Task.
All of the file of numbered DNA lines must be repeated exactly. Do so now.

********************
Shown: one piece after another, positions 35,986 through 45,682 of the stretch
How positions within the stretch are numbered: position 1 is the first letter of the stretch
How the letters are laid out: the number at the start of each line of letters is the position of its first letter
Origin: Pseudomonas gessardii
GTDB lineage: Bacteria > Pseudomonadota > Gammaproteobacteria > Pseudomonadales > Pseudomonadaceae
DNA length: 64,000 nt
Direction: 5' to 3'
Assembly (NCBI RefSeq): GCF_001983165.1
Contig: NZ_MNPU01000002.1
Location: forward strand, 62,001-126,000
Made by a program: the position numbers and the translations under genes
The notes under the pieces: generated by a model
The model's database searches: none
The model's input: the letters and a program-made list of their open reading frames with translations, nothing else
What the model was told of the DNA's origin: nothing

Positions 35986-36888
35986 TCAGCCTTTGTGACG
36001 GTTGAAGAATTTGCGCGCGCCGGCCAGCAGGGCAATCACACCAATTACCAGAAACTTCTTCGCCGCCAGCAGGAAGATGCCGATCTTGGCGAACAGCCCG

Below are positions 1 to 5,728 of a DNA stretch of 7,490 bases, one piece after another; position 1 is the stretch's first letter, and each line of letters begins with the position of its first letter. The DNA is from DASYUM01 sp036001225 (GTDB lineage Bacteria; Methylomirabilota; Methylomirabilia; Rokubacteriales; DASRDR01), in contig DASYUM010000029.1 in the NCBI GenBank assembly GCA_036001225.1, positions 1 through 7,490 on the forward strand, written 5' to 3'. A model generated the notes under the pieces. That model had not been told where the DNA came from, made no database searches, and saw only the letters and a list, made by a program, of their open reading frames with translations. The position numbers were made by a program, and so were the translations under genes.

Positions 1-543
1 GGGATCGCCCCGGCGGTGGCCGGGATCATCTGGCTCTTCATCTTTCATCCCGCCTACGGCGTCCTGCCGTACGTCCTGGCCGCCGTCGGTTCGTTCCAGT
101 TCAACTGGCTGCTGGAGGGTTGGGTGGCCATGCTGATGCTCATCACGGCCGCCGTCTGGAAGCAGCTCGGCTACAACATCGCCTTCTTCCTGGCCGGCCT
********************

Shown: one piece after another, positions 35,986 through 45,682 of the stretch
How positions within the stretch are numbered: position 1 is the first letter of the stretch
How the letters are laid out: the number at the start of each line of letters is the position of its first letter
Origin: Pseudomonas gessardii
GTDB lineage: Bacteria > Pseudomonadota > Gammaproteobacteria > Pseudomonadales > Pseudomonadaceae
DNA length: 64,000 nt
Direction: 5' to 3'
Assembly (NCBI RefSeq): GCF_001983165.1
Contig: NZ_MNPU01000002.1
Location: forward strand, 62,001-126,000
Made by a program: the position numbers and the translations under genes
The notes under the pieces: generated by a model
The model's database searches: none
The model's input: the letters and a program-made list of their open reading frames with translations, nothing else
What the model was told of the DNA's origin: nothing

Positions 35986-36888
35986 TCAGCCTTTGTGACG
36001 GTTGAAGAATTTGCGCGCGCCGGCCAGCAGGGCAATCACACCAATTACCAGAAACTTCTTCGCCGCCAGCAGGAAGATGCCGATCTTGGCGAACAGCCCG

Below are positions 1 to 5,728 of a DNA stretch of 7,490 bases, one piece after another; position 1 is the stretch's first letter, and each line of letters begins with the position of its first letter. The DNA is from DASYUM01 sp036001225 (GTDB lineage Bacteria; Methylomirabilota; Methylomirabilia; Rokubacteriales; DASRDR01), in contig DASYUM010000029.1 in the NCBI GenBank assembly GCA_036001225.1, positions 1 through 7,490 on the forward strand, written 5' to 3'. A model generated the notes under the pieces. That model had not been told where the DNA came from, made no database searches, and saw only the letters and a list, made by a program, of their open reading frames with translations. The position numbers were made by a program, and so were the translations under genes.

Positions 1-543
1 GGGATCGCCCCGGCGGTGGCCGGGATCATCTGGCTCTTCATCTTTCATCCCGCCTACGGCGTCCTGCCGTACGTCCTGGCCGCCGTCGGTTCGTTCCAGT
101 TCAACTGGCTGCTGGAGGGTTGGGTGGCCATGCTGATGCTCATCACGGCCGCCGTCTGGAAGCAGCTCGGCTACAACATCGCCTTCTTCCTGGCCGGCCT